Gov. Ned Lamont is proposing a commission to develop a plan to regionalize school districts in Connecticut, throwing his hat in the ring with two other highly-contentious forced regionalization bills from fellow Democrats.
According Senate Bill 874, the Commission on Shared School Services “shall develop a plan for redistricting or consolidating school services and school districts.” The bill is part of the governor’s budget.
The Commission on Shared School Services sounds soft, but legislation comes with a big stick, including withholding education funds for towns with less than 10,000 residents that don’t share superintendents and offering less state funding for school repair and construction for towns that don’t regionalize their districts.
The Commission’s final plan will be developed and delivered to the governor, the State Board of Education and legislative committees by December 2020.
In his budget, Lamont wrote “small local school districts that choose to have inefficient governance structures and too many expensive superintendents can no longer expect the state to bear the costs of those decisions.”
The governor’s bill reduces the amount the state will pay for school repairs and construction for districts that don’t regionalize services. Currently the state will cover between 20 and 80 percent of school repair and constructions costs. The governor reduces that to between 5 and 70 percent.
If the district regionalizes, however, the state will cover from 25 up to 95 percent of repair and construction costs.
The threat of further reductions in state education funds comes as the governor’s budget also accelerates the reduction of school funding for a number of municipalities and seeks to force municipalities to pay for part of Connecticut’s teacher pension costs, amounting to over $1 million per year for some towns.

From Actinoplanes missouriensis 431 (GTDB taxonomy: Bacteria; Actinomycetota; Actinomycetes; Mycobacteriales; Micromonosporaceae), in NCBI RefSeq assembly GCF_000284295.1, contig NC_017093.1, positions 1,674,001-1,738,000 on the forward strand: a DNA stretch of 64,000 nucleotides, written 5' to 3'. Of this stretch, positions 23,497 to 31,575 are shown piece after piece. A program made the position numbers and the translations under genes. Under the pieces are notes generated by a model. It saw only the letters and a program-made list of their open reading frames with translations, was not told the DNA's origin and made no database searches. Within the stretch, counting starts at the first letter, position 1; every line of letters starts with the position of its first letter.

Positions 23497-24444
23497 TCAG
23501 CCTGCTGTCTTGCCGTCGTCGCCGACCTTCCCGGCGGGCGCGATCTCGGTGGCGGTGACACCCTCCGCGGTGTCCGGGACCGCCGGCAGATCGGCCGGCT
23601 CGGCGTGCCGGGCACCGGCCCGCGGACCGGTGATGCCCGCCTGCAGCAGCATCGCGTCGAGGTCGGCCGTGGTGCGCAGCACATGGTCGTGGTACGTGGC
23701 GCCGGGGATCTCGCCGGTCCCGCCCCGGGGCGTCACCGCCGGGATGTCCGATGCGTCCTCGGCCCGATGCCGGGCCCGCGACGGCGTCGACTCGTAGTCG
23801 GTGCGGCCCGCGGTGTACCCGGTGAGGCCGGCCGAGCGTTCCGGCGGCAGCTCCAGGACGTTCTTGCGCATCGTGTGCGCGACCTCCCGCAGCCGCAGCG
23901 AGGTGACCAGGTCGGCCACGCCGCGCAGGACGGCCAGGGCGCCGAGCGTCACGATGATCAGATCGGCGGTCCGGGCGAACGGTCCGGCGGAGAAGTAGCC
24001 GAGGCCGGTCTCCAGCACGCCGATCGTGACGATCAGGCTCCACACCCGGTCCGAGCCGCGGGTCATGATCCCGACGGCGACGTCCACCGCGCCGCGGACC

Ultimately, however, the goal of the Commission on Shared School Services would be to develop a school regionalization plan, something which has already caused great concern and consternation among families in the state.
Senate President Martin Looney, D-New Haven, proposed a bill forcing schools in towns with less than 40,000 residents to merge with larger school districts. Looney’s bill was met with public outcry and even opposition from two senators within his own party, but the bill had the backing of some Democrats on the state Education Committee.
Senators. Bob Duff, D-Norwalk, and Cathy Osten, D-Sprague, also proposed a bill forcing schools with less than 2,000 students to merge with larger districts.
Both of those bills – along with the governor’s bill – will be up for debate at public hearing before the Education Committee on March 1, but the governor’s bill is already being flagged by some Republicans as more troublesome because it leaves the question of forced regionalization on the table for several years as the Commission develops its plan and submits it to the governor.
And unlike the other bills, the governor’s bill is fully drafted.
Testifying before the Appropriations Committee, the governor’s budget chief Melissa McCaw said the Commission would set expectations for districts so towns would know the administration “is serious.”
“The second key component of the approach with the legislation is really setting some key milestones and expectations for districts so that they understand this is serious,” McCaw said.
Rep. Gail Lavielle, R-Wilton, and ranking member of the Appropriations Committee asked McCaw if the question of whether or not the Commission could force regionalization was still open.
“It is, absolutely,” McCaw responded.
Lavielle previously told the Education Committee that Looney’s proposal was causing “great distress” in her district, which could conceivably see the Wilton or Westport school districts merged with Norwalk.
The timeline for merging superintendents and districts, however, may be a bit rushed. Often these mergers can take years and the governor’s bill doesn’t even allow for two.
The push for school regionalization has moved to the forefront of politics in Connecticut as the legislature and governor try to deal with on-going budget deficits.
State education funding and municipal aid is the largest non-fixed cost in state government and therefore represents the largest potential source of savings by lowering the amount of money state government distributes back to municipalities for things like education.
Some lawmakers say regionalizing school districts will save districts money, thereby necessitating fewer state dollars. But, many of the wealthier and smaller districts which would be affected by this legislation already receive minimal state funding.
Wilton, for example, receives $3,274 per student from the state, whereas Hartford receives upwards of $17,806 per student, according to the National Center for Education Statistics.
Opponents believe regionalizing districts will lead to decreased property values and children being bussed into other towns and cities for school.
Sen. Looney said he was happy to see the governor’s regionalization effort in the budget.